Mayor Nutter on Thursday touted the achievements of the city's inspector general, whose office has saved or recovered more than $70 million during his time in office.

The city has saved or recovered more than $12 million this year, according to a report highlighting eight years of work by the Office of the Inspector General, which is responsible for rooting out government corruption and waste.

"Philadelphia is a more ethical, transparent, and accountable city than it ever has been - a major milestone for a government once considered to be hopelessly corrupt," Amy L. Kurland, who was appointed inspector general by Nutter in 2008, wrote in the report.

During Nutter's two terms as mayor, 89 people have been criminally charged and 328 administrative actions taken, according to the 28-page report.

More than 700 whistle-blower complaints were filed by city employees and more than 600 by city residents, the report said.

"We've shown taxpayers that we can police ourselves and clean our own house. We've sent the unequivocal message that city employees are not for sale - that those who ignore the rules will face serious consequences," Kurland wrote.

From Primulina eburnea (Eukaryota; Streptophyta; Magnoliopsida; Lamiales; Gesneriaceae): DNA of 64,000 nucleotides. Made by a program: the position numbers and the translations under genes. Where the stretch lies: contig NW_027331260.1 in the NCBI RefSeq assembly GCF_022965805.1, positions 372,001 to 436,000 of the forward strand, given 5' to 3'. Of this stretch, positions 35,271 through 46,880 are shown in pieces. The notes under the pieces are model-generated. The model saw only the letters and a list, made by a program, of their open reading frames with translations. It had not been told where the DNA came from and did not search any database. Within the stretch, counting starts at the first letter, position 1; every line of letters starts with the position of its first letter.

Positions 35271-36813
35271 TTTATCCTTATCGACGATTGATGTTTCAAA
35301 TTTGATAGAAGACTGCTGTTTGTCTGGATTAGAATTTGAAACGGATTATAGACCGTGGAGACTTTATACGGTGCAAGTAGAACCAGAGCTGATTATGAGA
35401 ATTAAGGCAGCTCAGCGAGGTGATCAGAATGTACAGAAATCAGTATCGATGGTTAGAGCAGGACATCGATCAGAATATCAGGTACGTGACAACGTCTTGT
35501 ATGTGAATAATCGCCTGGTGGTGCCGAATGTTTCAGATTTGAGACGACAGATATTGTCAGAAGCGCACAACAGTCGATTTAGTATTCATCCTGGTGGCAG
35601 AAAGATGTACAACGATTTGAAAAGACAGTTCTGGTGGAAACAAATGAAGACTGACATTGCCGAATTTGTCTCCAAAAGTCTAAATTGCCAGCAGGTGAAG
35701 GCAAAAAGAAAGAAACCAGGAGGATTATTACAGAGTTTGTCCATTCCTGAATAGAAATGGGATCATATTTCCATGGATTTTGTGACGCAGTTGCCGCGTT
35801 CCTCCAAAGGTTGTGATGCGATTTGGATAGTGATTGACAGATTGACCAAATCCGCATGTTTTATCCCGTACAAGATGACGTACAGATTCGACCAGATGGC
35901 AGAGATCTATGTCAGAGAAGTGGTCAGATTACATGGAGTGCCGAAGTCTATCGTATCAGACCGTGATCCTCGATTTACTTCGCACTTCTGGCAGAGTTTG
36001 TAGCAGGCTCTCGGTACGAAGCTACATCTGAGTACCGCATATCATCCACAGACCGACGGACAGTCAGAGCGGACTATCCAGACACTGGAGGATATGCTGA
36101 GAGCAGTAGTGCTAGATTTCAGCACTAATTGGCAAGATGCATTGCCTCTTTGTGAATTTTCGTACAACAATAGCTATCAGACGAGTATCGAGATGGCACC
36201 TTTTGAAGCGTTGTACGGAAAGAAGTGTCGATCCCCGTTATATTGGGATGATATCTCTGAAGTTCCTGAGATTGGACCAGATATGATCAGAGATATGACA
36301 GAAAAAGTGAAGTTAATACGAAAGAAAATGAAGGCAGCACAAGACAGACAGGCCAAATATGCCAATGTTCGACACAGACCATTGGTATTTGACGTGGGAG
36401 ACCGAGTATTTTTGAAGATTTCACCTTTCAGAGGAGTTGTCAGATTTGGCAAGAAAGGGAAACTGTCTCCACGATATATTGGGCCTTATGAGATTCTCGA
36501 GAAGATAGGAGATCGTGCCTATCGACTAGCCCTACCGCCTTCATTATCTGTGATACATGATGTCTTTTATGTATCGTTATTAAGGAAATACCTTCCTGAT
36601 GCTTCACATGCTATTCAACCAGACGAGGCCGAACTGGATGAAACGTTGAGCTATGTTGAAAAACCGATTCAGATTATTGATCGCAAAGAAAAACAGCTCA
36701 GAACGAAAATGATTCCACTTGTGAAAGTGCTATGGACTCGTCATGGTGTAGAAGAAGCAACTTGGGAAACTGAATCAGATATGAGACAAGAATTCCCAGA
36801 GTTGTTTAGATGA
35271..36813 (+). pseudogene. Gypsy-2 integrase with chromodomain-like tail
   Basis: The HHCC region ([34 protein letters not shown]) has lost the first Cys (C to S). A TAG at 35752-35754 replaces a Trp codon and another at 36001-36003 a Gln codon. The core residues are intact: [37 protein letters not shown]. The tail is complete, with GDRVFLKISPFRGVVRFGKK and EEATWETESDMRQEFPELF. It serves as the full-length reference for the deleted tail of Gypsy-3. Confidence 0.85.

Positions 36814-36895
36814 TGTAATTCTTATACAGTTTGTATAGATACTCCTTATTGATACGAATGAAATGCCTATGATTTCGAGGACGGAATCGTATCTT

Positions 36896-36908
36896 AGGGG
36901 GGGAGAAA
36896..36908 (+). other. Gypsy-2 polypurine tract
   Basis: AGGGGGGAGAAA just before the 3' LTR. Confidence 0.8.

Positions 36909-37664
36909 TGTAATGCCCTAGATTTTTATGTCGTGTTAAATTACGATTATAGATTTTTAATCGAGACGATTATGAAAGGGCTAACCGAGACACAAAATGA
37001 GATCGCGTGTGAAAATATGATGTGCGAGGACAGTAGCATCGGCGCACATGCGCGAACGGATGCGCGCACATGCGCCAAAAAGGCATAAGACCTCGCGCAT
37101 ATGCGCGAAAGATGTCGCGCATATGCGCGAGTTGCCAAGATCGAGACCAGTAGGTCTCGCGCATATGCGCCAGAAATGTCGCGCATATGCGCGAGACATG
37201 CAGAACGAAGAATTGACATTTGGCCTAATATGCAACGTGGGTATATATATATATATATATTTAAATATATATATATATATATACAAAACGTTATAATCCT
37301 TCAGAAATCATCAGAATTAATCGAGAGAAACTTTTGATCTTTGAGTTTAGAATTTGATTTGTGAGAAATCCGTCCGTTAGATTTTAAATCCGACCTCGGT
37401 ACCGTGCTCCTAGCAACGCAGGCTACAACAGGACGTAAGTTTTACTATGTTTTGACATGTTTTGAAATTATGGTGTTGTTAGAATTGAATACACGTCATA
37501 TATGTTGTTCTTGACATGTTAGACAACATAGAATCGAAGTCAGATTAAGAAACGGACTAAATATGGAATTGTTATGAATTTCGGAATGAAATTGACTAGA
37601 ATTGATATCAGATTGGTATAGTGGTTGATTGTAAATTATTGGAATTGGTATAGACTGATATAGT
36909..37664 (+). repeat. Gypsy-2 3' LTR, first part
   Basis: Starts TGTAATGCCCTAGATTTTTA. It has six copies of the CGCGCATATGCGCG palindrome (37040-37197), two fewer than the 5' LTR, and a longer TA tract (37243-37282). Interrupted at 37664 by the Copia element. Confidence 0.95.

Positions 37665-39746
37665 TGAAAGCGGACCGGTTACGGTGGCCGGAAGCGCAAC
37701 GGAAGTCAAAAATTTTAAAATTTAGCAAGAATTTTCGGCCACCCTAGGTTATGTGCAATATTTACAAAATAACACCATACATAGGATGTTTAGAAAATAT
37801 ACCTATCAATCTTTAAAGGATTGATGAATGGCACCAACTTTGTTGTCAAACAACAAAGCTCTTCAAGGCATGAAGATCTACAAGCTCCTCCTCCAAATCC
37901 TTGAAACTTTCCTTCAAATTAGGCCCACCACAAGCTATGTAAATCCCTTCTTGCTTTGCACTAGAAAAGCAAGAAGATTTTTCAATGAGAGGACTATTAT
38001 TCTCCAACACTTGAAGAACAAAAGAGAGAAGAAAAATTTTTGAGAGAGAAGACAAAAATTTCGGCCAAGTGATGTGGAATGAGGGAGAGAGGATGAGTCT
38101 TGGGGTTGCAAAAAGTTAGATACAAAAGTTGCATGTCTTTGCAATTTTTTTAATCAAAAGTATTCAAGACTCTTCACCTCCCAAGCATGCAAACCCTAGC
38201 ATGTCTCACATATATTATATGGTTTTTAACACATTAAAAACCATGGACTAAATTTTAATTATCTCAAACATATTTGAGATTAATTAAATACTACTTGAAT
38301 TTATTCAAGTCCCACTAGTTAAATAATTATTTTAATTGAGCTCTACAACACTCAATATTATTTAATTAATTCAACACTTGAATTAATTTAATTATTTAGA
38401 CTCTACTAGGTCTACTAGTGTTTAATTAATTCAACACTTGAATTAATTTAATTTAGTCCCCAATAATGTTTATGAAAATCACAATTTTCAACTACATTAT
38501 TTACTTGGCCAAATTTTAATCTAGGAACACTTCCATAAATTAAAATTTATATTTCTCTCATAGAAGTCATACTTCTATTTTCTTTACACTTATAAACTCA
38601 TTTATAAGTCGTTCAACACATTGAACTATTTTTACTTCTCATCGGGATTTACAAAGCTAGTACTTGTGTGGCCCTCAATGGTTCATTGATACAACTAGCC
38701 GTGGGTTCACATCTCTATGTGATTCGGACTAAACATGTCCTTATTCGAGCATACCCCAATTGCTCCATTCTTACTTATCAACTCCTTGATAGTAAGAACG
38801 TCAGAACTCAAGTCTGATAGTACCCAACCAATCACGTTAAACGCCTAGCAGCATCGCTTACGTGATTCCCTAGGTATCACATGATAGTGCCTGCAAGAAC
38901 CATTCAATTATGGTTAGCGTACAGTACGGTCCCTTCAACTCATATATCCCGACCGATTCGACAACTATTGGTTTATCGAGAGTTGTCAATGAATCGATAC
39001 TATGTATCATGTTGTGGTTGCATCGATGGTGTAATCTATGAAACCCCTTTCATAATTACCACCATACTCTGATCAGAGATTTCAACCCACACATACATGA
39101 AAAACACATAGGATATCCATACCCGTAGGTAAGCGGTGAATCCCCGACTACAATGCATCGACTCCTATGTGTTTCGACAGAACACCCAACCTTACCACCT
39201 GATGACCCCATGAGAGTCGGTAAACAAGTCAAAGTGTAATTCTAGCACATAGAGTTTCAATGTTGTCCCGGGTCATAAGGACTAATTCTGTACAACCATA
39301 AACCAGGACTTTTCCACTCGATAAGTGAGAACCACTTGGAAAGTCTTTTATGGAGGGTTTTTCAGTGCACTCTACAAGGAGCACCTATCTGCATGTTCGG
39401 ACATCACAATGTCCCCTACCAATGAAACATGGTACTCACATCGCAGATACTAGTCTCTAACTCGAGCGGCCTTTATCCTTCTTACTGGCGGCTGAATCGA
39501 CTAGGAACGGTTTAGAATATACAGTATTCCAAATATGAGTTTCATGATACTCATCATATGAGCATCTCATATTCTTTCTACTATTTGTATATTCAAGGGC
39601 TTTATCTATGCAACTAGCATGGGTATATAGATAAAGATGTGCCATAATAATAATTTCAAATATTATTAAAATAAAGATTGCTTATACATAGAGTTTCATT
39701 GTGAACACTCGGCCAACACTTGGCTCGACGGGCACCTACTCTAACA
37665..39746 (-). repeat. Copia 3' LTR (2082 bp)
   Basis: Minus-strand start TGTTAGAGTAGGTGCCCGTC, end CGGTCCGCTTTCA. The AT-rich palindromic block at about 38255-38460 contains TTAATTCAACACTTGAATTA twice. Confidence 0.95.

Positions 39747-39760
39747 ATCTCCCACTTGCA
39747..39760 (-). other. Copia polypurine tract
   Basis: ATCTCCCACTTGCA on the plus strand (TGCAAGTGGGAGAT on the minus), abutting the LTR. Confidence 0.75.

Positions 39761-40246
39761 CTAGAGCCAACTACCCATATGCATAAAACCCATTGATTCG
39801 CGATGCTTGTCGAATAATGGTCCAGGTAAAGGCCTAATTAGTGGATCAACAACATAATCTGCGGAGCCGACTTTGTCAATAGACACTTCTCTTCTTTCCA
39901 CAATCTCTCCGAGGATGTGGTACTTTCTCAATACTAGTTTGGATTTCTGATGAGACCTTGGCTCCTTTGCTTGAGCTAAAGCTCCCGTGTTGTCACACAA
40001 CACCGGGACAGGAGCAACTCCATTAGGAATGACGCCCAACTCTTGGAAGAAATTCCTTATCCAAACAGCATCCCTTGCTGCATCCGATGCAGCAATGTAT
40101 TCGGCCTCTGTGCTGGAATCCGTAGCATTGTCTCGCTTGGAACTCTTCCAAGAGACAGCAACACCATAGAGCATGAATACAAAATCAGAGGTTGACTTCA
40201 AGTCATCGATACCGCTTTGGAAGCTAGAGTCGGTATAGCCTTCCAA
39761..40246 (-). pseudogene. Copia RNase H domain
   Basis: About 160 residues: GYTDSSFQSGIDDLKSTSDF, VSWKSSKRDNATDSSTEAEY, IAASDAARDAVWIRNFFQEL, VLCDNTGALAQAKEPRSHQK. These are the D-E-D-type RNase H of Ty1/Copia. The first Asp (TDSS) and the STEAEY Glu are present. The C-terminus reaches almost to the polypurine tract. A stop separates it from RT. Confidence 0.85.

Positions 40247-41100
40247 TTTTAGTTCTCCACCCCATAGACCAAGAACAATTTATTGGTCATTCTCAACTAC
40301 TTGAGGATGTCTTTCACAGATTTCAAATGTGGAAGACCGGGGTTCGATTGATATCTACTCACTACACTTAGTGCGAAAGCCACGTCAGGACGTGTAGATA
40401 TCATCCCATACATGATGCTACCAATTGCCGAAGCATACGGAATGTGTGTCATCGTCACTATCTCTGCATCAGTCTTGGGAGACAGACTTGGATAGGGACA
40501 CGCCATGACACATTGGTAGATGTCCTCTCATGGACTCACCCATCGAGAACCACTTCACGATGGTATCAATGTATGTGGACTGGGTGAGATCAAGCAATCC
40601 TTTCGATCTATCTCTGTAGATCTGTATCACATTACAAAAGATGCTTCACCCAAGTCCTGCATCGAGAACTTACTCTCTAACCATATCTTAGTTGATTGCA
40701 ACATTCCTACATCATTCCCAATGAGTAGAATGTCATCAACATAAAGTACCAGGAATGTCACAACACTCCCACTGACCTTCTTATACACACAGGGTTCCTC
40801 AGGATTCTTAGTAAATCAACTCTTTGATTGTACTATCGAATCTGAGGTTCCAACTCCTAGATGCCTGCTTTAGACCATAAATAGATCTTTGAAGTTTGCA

Nutter wrote that the "perception that Philadelphia is corrupt and contented has fizzled out, and the city's many talented and motivated civil servants can go about their business with a sense of pride and purpose."

Kurland added, "It took an institutional commitment to reform to erase the shame of our city and restore the public's trust in government.

"That trust is fragile. It will fall apart if we don't nurture it."

Last month, Mayor-elect Jim Kenney announced that Kurland, a former federal prosecutor, would continue in her job under his administration, which takes over from Nutter's on Jan. 4.

"We are not going backward," Kenney said when he announced that Kurland would stay.

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